Calculus, all content (2017 edition)
- 2015 AP Calculus BC 2a
- 2015 AP Calculus BC 2b
- 2015 AP Calculus BC 2c
- 2015 AP Calculus BC 2d
- 2015 AP Calculus BC 5a
- 2015 AP Calculus BC 5b
- 2015 AP Calculus BC 5c
- 2015 AP Calculus BC 5d
- 2015 AP Calculus BC 6a
- 2015 AP Calculus BC 6b
- 2015 AP Calculus BC 6c
- AP Calculus BC exams: 2008 1 a
- AP Calculus BC exams: 2008 1 b&c
- AP Calculus BC exams: 2008 1 c&d
- AP Calculus BC exams: 2008 1 d
- Calculus BC 2008 2 a
- Calculus BC 2008 2 b &c
- Calculus BC 2008 2d
- 2011 Calculus BC free response #1a
- 2011 Calculus BC free response #1 (b & c)
- 2011 Calculus BC free response #1d
- 2011 Calculus BC free response #3a
- 2011 Calculus BC free response #3 (b & c)
- 2011 Calculus BC free response #6a
- 2011 Calculus BC free response #6b
- 2011 Calculus BC free response #6c
- 2011 Calculus BC free response #6d
2011 Calculus BC free response #6c
Calculating the 6th derivative at 0 from the Taylor Series approximation. Created by Sal Khan.
Want to join the conversation?
- Is there a difference between the words 'order' and 'degree' when looking at these types of equations?(4 votes)
- I'm not sure why you can't just take the 6th derivative of f(x) at 0 by hand especially because all the terms with x just go away. Or am I missing something?(1 vote)
- You could, but you would need to contend with multiple applications of the product rule, things can get messy and that is where errors can be made. Doing it that way is often called the "Brute Force" method. Nothing wrong with that.
In this case, the question, and its several sections, are leading you, step by step, to an analytic solution, which is yours for the taking. It is one thing to be able to do the "cookbook" calculations, that is, relying on the application of the rules of differentiation and integration that apply to a given situation, and quite another to start to get a feel for the meaning of what you are doing and the implications of those meanings which will help guide you to analytic solutions.
Don't get me wrong, I am not belittling "Brute Force". You need to be an expert at it and do it many times to start to get a feel for the concepts and implications I am talking about. I am also not belittling you either because you may not yet see the implications, or, if you do, chose not to use that knowledge. Everyone progresses at their own rate, the key is to keep working at it.
Many mathematicians like to joke that they are lazy, but that laziness is an admirable trait because it is actually an optimization of effort, meaning that you can quickly dispense with one problem so as to move on to another.
Keep Studying!(5 votes)
- What is the difference between a taylor polynomial and the taylor approximation and the taylor series approximating an insert-the-degree term? Or is there a difference at all?(2 votes)
- If instead the question asked what the f(5)(x) derivative value was, would it be equal to 0? As there is no fifth degree term so we can presume it is zero?(1 vote)
- Yes, the fifth derivative of f(x) evaluated at 0 would be equal to 0 because there is no fifth degree term.
If you keep taking derivatives of each term in the series, by the time you reach the fifth derivative, the only terms left would be the terms of a higher degree than -121x (the sixth degree term). Because these terms would all equal 0 when x = 0, we know that the fifth derivative is also equal to 0.(1 vote)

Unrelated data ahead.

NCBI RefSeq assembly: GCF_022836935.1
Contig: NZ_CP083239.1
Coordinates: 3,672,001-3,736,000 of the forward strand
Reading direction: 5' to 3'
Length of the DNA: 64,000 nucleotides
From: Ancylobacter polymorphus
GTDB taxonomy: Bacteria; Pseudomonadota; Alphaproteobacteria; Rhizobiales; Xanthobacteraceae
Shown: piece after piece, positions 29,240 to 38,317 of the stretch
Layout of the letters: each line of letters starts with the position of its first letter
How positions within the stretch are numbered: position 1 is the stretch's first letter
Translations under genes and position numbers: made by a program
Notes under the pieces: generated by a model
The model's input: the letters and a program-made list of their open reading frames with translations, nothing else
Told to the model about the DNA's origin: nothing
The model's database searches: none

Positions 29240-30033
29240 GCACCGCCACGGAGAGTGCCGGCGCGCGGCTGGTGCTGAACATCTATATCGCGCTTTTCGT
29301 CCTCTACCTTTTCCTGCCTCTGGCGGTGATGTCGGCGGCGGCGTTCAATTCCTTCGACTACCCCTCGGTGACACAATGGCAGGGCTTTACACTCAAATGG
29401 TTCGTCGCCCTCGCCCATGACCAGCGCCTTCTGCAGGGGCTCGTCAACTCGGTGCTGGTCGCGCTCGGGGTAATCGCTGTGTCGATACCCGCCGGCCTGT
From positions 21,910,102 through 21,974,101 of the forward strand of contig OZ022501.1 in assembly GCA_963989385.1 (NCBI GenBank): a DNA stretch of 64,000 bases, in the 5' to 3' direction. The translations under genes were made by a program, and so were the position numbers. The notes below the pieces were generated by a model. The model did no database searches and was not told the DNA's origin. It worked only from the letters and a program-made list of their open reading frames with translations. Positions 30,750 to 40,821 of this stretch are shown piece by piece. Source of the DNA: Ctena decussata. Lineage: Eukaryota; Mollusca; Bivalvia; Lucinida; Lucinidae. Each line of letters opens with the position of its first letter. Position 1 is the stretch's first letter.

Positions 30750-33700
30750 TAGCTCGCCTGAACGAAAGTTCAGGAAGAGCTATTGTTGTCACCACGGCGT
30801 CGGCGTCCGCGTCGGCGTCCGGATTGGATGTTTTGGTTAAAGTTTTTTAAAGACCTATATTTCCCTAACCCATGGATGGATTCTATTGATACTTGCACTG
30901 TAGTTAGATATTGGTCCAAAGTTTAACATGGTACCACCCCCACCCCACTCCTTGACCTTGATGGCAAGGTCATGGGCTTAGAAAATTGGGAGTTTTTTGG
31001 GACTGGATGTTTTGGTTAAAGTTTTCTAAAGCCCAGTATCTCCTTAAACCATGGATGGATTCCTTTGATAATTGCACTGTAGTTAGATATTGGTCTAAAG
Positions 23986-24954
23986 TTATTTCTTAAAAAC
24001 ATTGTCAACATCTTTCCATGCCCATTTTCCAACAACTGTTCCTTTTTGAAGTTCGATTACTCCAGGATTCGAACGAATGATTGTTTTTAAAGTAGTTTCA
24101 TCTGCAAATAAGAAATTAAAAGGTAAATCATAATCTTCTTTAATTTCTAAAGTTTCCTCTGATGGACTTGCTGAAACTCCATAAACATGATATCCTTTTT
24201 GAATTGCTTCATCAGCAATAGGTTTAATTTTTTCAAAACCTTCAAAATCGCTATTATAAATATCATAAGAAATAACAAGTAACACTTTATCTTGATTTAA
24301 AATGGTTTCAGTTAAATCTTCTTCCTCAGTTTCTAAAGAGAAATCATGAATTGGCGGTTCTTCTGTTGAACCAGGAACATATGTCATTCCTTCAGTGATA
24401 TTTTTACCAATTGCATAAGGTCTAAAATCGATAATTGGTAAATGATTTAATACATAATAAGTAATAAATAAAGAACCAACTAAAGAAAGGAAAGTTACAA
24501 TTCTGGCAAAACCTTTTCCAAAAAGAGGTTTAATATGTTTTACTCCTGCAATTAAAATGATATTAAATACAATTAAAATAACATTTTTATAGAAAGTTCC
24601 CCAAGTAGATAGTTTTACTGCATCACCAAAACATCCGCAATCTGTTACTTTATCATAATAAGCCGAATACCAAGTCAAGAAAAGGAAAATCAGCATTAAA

Part C. Find the value of the sixth derivative of f evaluated at 0. So you could imagine if you just tried to find the sixth derivative of f, that would take you forever. And then to evaluate it at 0, because this is x squared here. And you'd have to keep doing the product rule over and over again, and the chain rule and all the rest. It would become very, very, very messy. But we have a big clue here. The fact that they made us find the first four terms of the Taylor series of f about x equals 0 tells us that there might be a simpler way to do this, as opposed to just taking the sixth derivative of this and evaluating at 0. The simplest way to do this is to just go back. In the last problem, we were able to come up with the first four non-zero terms of the Taylor series of f. And if you look at your definition of the Taylor series right here-- and we go into depth on this in another Khan Academy video where we talk about why this makes sense-- you see that each degree term of the Taylor series, its coefficient is that derivative. And this Taylor Series is centered around 0, and that's what we care about in terms of this problem. We see the coefficient is that derivative divided by that degrees, that derivative evaluated at 0 divided by that degrees factorials. So the second degree term, it's the second derivative of f evaluated at 0 divided by 2 factorial. The fourth degree term is the fourth derivative of f evaluated at 0 divided by 4 factorial. So the sixth degree term-- let's remind ourselves what we're even trying to figure out-- so they want us to figure out the sixth derivative of f evaluated at 0. That's what they want us to figure out. Well, if you think about the Taylor series centered at 0, or at 0, or approximated around 0, the sixth degree term in the Taylor series approximation of f is going to be f prime of the sixth derivative of f evaluated at 0 times x to the sixth over 6 factorial. This is going to be the sixth degree term in Taylor approximation, in Taylor series. And we have that term sitting right over here. This is the sixth degree term. We figured it out in the last problem. This right here is the sixth degree term. So you have x to the sixth over here, x to the sixth over here, you have 6 factorial over here, 6 factorial over here. So this negative 121 must be the sixth derivative of f evaluated at 0. So that's our answer. This is equal to negative 121. And we're done.